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Gut bugs boost brains: How your child’s microbiome affects thinking

In a groundbreaking study published in Science Advances, researchers from Wellesley College, in collaboration with other institutions, have delved into the intricate relationship between the gut , cognitive function, and brain structure in healthy children. This research, a part of the Environmental Influences on Child Health Outcome (ECHO) Program, sheds light on the previously unexplored influence of gut microbial on typical neurodevelopment.

Analyzing 381 healthy children from The RESONANCE cohort in Providence, Rhode Island, the study uncovers compelling associations between the gut microbiome and cognitive function. Specific microbial species, such as Alistipes obesi and Blautia wexlerae, are linked to higher cognitive functions, while others like Ruminococcus gnavus are more prevalent in children with lower cognitive scores. Notably, microbial genes involved in the metabolism of neuroactive compounds, including short-chain fatty acids, play a crucial role in shaping cognitive abilities.

Utilizing advanced models, the research demonstrates the potential of gut microbial profiles to predict variations in brain structure and cognitive performance. This suggests a promising avenue for early detection and intervention strategies in neurodevelopment, paving the way for a deeper understanding of the gut-brain-microbiome axis in childhood cognitive development.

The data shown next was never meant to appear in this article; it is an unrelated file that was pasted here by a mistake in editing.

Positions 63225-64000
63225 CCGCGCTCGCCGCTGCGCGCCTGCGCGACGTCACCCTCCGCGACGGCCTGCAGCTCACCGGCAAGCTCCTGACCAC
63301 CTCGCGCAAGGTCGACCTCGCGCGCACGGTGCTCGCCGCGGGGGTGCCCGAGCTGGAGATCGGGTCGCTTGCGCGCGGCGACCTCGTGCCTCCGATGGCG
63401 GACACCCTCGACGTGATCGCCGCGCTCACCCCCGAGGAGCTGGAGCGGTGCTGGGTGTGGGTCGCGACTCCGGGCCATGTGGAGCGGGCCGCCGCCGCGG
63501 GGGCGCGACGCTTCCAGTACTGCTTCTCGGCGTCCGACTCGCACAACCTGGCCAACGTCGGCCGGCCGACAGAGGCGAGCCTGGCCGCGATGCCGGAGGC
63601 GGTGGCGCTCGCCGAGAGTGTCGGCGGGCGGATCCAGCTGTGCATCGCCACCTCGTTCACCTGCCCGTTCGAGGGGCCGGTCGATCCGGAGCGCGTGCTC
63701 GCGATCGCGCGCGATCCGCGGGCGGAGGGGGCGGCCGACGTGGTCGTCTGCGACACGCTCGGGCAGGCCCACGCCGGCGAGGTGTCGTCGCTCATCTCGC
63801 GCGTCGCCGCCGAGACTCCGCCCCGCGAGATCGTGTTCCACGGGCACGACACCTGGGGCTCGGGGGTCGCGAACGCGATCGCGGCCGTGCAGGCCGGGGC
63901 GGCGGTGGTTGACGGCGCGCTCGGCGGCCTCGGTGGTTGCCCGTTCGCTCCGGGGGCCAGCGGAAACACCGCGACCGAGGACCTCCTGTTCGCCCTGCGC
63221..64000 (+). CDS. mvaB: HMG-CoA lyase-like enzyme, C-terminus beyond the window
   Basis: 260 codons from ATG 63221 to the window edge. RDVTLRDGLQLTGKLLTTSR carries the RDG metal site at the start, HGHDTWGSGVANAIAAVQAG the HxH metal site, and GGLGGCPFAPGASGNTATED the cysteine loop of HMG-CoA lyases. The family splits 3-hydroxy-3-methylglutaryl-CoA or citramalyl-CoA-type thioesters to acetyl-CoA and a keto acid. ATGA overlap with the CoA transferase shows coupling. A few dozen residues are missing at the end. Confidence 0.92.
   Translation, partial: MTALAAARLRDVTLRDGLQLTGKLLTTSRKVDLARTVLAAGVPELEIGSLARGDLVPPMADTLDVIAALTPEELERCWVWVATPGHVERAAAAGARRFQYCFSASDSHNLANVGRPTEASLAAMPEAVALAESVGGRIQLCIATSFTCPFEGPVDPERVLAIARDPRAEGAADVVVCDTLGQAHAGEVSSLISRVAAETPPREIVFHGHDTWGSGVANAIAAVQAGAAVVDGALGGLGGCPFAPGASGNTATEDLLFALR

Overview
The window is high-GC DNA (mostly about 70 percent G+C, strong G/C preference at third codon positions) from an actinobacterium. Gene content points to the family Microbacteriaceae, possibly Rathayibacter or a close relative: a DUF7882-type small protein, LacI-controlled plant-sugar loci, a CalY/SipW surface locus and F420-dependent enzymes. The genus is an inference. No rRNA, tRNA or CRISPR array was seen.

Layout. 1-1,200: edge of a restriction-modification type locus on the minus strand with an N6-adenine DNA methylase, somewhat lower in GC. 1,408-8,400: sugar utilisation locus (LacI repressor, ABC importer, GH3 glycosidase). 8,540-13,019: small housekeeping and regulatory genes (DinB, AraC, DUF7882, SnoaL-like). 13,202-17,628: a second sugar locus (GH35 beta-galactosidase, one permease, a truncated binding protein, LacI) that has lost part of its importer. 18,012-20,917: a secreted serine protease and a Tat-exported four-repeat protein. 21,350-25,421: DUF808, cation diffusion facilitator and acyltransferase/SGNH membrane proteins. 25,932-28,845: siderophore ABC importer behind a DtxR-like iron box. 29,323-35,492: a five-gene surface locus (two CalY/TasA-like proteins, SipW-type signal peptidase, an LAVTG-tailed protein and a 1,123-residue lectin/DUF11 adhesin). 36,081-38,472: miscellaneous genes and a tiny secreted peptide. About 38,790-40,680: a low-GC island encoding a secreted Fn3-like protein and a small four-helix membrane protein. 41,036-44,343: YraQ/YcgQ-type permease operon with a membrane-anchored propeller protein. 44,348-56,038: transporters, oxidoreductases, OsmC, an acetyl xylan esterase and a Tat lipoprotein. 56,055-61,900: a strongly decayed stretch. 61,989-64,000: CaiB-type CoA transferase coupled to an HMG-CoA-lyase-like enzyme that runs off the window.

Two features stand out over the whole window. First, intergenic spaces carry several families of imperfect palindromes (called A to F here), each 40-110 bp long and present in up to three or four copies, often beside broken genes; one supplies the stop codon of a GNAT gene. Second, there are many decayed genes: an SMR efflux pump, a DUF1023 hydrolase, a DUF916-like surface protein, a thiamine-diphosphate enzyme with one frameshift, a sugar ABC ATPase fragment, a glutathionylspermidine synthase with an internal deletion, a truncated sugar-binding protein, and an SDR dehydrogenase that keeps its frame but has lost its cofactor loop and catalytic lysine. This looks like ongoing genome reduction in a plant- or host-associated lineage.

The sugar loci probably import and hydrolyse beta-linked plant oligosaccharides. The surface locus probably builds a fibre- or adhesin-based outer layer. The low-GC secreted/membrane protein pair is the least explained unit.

Vanja Klepac-Ceraj, the corresponding author, emphasizes the exciting hypotheses generated by this single cohort study, with a keen interest in testing them in additional settings. The integration of multivariable linear and machine learning models adds an innovative dimension to the research, unraveling the complex relationship between gut microbiome profiles and neurodevelopment.

These findings not only contribute to the understanding of normal neurocognitive development in healthy children but also open avenues for developing biomarkers for neurocognition and brain development. The potential for early detection of developmental issues and targeted interventions underscores the significance of gut health in early childhood, presenting dietary and lifestyle considerations for parents and healthcare providers. Furthermore, this research sets the stage for future experimental testing, potentially enhancing our ability to support optimal cognitive development in children.

Source: Wellesley College

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